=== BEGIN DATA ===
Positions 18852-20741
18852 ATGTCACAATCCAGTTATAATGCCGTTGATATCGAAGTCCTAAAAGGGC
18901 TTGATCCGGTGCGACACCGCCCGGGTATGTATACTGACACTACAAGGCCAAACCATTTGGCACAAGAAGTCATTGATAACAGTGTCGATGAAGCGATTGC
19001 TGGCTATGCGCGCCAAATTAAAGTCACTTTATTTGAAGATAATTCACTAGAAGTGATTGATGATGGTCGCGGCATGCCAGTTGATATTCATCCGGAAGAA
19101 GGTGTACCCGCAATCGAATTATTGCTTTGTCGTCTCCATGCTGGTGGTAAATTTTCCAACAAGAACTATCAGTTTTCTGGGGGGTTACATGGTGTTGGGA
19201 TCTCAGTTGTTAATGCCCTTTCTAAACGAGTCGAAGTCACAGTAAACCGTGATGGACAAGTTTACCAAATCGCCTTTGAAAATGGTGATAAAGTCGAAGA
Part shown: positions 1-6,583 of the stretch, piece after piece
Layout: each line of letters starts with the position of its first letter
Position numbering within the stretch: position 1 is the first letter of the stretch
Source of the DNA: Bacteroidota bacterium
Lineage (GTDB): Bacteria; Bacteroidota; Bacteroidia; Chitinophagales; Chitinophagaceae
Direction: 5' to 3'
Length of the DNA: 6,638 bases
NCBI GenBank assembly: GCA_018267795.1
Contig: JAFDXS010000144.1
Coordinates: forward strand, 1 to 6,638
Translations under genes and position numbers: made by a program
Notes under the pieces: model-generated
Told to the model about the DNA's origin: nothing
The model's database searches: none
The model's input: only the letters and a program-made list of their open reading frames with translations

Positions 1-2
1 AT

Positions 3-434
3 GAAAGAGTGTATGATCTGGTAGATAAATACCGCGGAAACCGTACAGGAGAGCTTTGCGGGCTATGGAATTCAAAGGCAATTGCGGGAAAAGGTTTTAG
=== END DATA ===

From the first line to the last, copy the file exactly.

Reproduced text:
Positions 18852-20741
18852 ATGTCACAATCCAGTTATAATGCCGTTGATATCGAAGTCCTAAAAGGGC
18901 TTGATCCGGTGCGACACCGCCCGGGTATGTATACTGACACTACAAGGCCAAACCATTTGGCACAAGAAGTCATTGATAACAGTGTCGATGAAGCGATTGC
19001 TGGCTATGCGCGCCAAATTAAAGTCACTTTATTTGAAGATAATTCACTAGAAGTGATTGATGATGGTCGCGGCATGCCAGTTGATATTCATCCGGAAGAA
19101 GGTGTACCCGCAATCGAATTATTGCTTTGTCGTCTCCATGCTGGTGGTAAATTTTCCAACAAGAACTATCAGTTTTCTGGGGGGTTACATGGTGTTGGGA
19201 TCTCAGTTGTTAATGCCCTTTCTAAACGAGTCGAAGTCACAGTAAACCGTGATGGACAAGTTTACCAAATCGCCTTTGAAAATGGTGATAAAGTCGAAGA
Part shown: positions 1-6,583 of the stretch, piece after piece
Layout: each line of letters starts with the position of its first letter
Position numbering within the stretch: position 1 is the first letter of the stretch
Source of the DNA: Bacteroidota bacterium
Lineage (GTDB): Bacteria; Bacteroidota; Bacteroidia; Chitinophagales; Chitinophagaceae
Direction: 5' to 3'
Length of the DNA: 6,638 bases
NCBI GenBank assembly: GCA_018267795.1
Contig: JAFDXS010000144.1
Coordinates: forward strand, 1 to 6,638
Translations under genes and position numbers: made by a program
Notes under the pieces: model-generated
Told to the model about the DNA's origin: nothing
The model's database searches: none
The model's input: only the letters and a program-made list of their open reading frames with translations

Positions 1-2
1 AT

Positions 3-434
3 GAAAGAGTGTATGATCTGGTAGATAAATACCGCGGAAACCGTACAGGAGAGCTTTGCGGGCTATGGAATTCAAAGGCAATTGCGGGAAAAGGTTTTAG